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Kerfmaker - Perfect grooves with no trial and error

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Project by treeman posted 07-26-2009 12:55 PM 40666 views 330 times favorited 121 comments Add to Favorites Watch

If you are like most woodworkers when you make a groove or a dado, you will sneak up on the correct fit through trial and error. This was my standard procedure until I found the Bridge City Kerfmaker.

This item intrigued me so much that I thought I would order one until I saw the price. For many people price will not be an issue but for me, well, I need to watch my budget. I decided that I would attempt to make my own and the pictures you see are the result.

My version is made out of 3/4” Sapele cutoffs I had laying around. It measures 4” long by 1 3/8” tall. This is an ingeniously simple device that removes the trial and error process from fitting dados to the material that fits into them. Basically, you set up the kerf width of your cutter and the material thickness on the Kerfmaker and then make your cuts. The result is a perfectly sized dado with no tweaking.

The last picture is my first test cut using the device. There was no trial and error or tweaking involved. The first try was perfect. This cut was made on my table saw using a standard 1/8” cutoff blade. The cut was made in three passes; the first two established the width of the groove with the last pass cleaning up the middle.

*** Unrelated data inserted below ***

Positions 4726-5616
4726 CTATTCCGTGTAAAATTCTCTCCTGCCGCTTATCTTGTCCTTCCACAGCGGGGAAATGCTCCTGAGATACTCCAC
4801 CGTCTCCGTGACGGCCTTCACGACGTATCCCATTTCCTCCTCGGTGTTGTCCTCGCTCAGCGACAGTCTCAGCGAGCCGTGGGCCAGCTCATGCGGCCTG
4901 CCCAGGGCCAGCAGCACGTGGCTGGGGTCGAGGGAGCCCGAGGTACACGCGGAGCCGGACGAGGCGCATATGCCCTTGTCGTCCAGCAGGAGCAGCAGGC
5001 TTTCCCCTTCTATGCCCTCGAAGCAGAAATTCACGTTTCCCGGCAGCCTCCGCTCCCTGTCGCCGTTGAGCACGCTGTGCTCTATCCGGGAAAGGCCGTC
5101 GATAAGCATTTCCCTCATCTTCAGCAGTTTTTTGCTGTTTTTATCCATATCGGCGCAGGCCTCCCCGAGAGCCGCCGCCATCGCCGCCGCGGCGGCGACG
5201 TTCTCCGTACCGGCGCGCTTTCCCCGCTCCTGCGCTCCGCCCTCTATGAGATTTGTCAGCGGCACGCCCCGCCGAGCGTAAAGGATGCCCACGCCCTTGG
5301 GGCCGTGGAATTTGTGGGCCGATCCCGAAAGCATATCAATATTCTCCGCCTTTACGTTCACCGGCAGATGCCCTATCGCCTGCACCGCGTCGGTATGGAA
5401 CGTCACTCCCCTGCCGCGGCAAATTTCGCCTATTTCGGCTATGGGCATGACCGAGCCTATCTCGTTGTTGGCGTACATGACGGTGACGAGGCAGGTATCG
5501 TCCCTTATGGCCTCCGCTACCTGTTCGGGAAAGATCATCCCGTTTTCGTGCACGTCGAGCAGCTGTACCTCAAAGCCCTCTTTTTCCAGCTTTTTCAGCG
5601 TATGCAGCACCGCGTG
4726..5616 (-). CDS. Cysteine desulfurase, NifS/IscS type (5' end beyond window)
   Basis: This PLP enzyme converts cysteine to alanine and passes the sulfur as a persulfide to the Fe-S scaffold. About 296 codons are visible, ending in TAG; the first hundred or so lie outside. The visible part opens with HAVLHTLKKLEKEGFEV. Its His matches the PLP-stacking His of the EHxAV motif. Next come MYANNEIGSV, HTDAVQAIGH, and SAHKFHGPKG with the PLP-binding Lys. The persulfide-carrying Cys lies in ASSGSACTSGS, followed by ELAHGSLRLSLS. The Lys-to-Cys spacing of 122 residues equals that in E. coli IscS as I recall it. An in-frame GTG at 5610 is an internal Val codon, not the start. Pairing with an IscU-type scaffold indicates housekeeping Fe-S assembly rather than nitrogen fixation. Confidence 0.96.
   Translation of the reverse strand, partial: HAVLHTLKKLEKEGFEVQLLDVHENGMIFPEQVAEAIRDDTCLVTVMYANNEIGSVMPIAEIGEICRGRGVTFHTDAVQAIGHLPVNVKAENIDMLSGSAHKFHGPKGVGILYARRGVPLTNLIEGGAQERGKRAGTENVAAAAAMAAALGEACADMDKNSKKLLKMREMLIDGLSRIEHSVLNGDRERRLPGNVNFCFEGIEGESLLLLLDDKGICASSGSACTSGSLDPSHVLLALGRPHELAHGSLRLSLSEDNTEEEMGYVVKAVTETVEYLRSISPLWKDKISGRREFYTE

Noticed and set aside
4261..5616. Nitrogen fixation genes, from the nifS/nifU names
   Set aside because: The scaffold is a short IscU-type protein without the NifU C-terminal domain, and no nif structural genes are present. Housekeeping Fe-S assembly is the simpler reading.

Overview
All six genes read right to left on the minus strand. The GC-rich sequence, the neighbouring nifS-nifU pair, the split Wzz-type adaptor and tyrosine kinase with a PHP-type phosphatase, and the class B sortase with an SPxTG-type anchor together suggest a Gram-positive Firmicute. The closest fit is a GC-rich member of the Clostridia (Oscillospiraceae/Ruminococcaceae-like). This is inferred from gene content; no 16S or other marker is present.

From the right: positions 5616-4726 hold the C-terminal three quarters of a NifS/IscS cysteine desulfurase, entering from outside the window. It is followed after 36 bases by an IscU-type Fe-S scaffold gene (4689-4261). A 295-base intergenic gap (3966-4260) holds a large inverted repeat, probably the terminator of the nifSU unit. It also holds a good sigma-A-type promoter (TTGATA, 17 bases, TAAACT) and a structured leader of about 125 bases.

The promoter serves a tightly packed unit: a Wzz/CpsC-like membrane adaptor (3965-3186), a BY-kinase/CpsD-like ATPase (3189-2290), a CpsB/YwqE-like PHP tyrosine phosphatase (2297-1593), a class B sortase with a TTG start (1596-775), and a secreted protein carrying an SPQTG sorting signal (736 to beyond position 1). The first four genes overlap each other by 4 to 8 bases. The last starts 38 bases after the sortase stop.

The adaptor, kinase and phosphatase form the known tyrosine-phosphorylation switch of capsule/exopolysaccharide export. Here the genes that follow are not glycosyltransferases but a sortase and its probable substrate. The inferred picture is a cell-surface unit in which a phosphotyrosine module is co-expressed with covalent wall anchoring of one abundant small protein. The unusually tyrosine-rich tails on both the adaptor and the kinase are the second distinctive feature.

To see how this actually works click the above link and watch the video at the bottom of the page.





121 comments so far

View spanky46's profile

spanky46

977 posts in 2046 days


#1 posted 07-26-2009 01:34 PM

Very ingenious! Got to have one! You are a craftsman to duplicate this tool as well as you did!

-- spanky46 -- Never enough clamps...Never enough tools...Never enough time.

View Tim Pursell's profile

Tim Pursell

494 posts in 2437 days


#2 posted 07-26-2009 01:36 PM

View kerflesss's profile

kerflesss

182 posts in 2023 days


#3 posted 07-26-2009 01:43 PM

This is awesome. Very nice tool to make on such a simple concept. Well done!

View spanky46's profile

spanky46

977 posts in 2046 days


#4 posted 07-26-2009 01:53 PM

Treeman, Where did you find the thumb nuts for this tool?
Could you provide exact dimensions of each piece?
Thank you.

-- spanky46 -- Never enough clamps...Never enough tools...Never enough time.

View Innovator's profile

Innovator

3584 posts in 2069 days


#5 posted 07-26-2009 03:32 PM

Great looking tool, nice job.

-- Whether You Think You Can or You Think You Can't, YOU ARE RIGHT!!!

View BeachedBones's profile

BeachedBones

201 posts in 2057 days


#6 posted 07-26-2009 03:34 PM

Sweet little tool, and an excellent job of making your own.

-- You know.... I think that old wood needs to be furniture.

View woodsmithshop's profile

woodsmithshop

1150 posts in 2201 days


#7 posted 07-26-2009 04:19 PM

great job, the video makes it look very simple, just the way it should be for me. lol
the video says it is for up to 1/2” wide kerf, and 2” wide material, could the tool be made longer to accomadate larger kerfs and wider stock?